This unfortunate side effect can be the hardest hurdle of all for a person with FM. We have finally gotten to a point where we are not in intolerable pain every waking hour and society as a whole, suddenly wants us to tempt fate and behave “normal” again. And since we, if we are wise, we refuse to do so, we must be malingering, as we appear to be in “good” shape. ( You look fine, and why that is a lie, the face of FM on site )
By definition: “Malingering is a medical and psychological term that refers to an individual fabricating or exaggerating the symptoms of mental or physical disorders for a variety of motives, including getting financial compensation (often tied to fraud), avoiding work or military service, obtaining drugs, getting lighter criminal sentences, trying to get out of going to school, or simply to attract attention or sympathy. ” Wikipedia
So there are those who have a short term problem, that will heal, who will “milk” the disabled state, for as long as possible, even to the point doing hurtful things to themselves, to keep the “benefit” of being injured, coming. Now, anyone who deliberately extends a disabled state, when they have the option to be fully healed, has some serious maturity and mental issues, it goes almost without saying.
However, since there are people who do this and it is commonly known that there are such people, it is assumed that we with FM, fall into the same category. This is despite the fact that our FM is not yet able to be cured and appearances not withstanding, has NOT gone away
Catch-22, describing a …. situation which presents the illusion of choice, while preventing any real choice..”
We with FM, find ourselves in what is called in America, a catch 22 situation, meaning … if we seem to be normal, we are expected to behave as if we are healed. Yet if we attempt to do such a thing, we will fall right back into the round of pain and perpetual flares, that we were experiencing at the time we were first diagnosed.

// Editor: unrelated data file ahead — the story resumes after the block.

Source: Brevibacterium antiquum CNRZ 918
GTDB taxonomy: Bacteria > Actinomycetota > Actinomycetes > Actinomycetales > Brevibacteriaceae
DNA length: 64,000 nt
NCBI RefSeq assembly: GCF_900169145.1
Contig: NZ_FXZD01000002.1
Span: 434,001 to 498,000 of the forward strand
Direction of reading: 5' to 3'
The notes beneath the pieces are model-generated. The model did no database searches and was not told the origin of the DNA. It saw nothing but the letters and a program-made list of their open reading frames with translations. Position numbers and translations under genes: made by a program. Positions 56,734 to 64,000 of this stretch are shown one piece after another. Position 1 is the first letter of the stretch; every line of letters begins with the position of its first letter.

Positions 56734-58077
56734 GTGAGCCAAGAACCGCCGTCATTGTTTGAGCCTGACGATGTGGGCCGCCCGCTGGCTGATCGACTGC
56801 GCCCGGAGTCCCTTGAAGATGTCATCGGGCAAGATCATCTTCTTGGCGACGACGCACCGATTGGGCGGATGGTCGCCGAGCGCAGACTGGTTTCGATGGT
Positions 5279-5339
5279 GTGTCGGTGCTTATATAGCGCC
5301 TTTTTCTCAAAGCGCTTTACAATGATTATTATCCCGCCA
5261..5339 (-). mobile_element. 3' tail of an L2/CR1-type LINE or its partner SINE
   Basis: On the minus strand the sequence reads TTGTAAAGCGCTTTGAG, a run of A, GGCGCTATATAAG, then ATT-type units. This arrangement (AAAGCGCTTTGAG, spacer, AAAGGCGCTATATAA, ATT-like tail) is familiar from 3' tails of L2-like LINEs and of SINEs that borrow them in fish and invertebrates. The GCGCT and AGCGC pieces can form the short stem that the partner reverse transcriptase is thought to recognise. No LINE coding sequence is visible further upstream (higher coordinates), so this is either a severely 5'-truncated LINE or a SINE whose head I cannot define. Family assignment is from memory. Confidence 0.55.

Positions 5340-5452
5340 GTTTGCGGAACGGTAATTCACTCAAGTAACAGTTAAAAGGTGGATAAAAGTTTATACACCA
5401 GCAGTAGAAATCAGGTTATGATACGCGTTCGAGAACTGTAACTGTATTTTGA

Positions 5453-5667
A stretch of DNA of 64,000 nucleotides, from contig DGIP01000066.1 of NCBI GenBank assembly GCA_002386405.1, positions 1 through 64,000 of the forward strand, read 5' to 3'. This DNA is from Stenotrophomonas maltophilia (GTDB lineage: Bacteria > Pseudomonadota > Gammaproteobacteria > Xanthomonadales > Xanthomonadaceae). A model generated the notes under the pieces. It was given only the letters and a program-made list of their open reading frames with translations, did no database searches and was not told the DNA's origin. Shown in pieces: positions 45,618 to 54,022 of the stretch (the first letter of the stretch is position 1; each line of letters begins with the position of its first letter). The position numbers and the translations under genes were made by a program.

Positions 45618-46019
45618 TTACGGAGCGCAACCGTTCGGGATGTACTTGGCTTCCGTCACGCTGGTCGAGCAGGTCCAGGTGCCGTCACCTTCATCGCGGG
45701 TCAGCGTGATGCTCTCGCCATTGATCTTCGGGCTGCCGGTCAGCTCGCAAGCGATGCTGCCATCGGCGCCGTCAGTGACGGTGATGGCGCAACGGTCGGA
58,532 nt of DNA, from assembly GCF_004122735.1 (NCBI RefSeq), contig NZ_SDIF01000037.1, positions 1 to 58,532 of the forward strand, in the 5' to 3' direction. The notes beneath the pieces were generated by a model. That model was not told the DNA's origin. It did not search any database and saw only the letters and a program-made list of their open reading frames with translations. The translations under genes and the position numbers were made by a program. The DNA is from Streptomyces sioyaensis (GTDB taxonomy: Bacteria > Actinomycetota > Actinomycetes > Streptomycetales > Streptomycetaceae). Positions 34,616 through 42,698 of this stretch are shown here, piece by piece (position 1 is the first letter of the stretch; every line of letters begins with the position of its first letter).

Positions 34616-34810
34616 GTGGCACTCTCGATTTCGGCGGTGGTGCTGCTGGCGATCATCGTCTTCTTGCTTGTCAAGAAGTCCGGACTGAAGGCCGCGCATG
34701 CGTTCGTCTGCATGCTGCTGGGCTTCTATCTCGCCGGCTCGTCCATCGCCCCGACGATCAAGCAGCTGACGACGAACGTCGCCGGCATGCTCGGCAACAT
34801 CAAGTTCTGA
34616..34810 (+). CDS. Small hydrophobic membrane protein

The reason we had so many flares then, is we did not know what we were doing that was setting them off, as we did not understand the disease.
But, since we have learned to make the behavioral and other life style or dietary changes, ( as well as, one hopes, have the proper medical support ) that will allow the dragon to doze, we are damned for our very state of seeming to be near “normal.” And will often be pressured by our family and our doctors to act on that appearance, even though for the most part, that would be to our own self detriment.
So, do not allow your friends, family or your doctor, let your appearance fool them into thinking that everything is fine. You must explain to them, as often as is needed, that yes, you have found a state where your FM is more tolerable. But the only way to keep it that way, is to let the Dragon doze and for them not to try and make you do the things that will wake it up, as it is you, who will pay the price in pain.
Self defeating attitude:
To many, the prior statements are considered self defeating. Meaning, they will tell you that if you accept limits, that you have a self defeating mind set and will “never get better” or worse ” you don’t want to get better” or… you get the drift. The medical society is particularly bad at this, with their attempts to “normalize” us. To the medical world, anything not normal is deviant and needs “correction.”
This is despite the fact that they have yet to offer us anything that comes even close to curing FM. They cannot even agree on the causes of it. Yet we, as the person who has to suffer for overdoing it are expected to “push” ourselves at their command, take whatever drugs they hand us and just ” do what we are told.” It is yet another catch 22, medical style. There is often no good choice.
We are expected by almost everyone, from our family, to our doctor, to push, push push ourselves, whenever possible. Our failure to do so, at any opportunity, means to many, that we have “given up.” Never mind the fact, that we have simply found a balance point with FM, to create the least amount of pain and discomfort, as possible.
My personal advice is … ignore well meaning friends, family and yes, even your doctor, if they attempt to force you back into the same condition you were in, before you understood what FM means and learned how, in some degree, to manage the illness. Let the dragon sleep.